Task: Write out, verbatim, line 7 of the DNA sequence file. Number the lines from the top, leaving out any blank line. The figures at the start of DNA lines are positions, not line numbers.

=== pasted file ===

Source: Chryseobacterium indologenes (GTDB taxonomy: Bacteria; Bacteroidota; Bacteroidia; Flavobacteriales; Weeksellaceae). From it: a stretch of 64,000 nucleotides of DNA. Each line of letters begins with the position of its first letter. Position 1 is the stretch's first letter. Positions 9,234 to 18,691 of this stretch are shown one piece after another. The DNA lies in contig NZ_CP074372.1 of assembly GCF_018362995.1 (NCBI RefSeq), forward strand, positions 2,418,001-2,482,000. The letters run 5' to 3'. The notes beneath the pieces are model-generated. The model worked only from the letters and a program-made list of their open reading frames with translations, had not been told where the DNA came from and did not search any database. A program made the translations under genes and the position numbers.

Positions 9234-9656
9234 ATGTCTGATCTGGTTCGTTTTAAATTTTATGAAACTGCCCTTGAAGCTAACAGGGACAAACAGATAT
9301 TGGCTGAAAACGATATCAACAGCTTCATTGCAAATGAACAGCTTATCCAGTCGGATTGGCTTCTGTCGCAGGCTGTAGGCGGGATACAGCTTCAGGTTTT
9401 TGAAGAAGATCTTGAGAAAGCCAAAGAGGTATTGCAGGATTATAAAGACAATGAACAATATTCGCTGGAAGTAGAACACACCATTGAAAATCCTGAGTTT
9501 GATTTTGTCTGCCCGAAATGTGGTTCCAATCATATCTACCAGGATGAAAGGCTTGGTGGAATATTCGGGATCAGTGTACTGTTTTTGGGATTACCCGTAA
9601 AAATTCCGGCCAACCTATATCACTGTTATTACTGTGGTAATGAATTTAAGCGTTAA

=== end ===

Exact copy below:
9601 AAATTCCGGCCAACCTATATCACTGTTATTACTGTGGTAATGAATTTAAGCGTTAA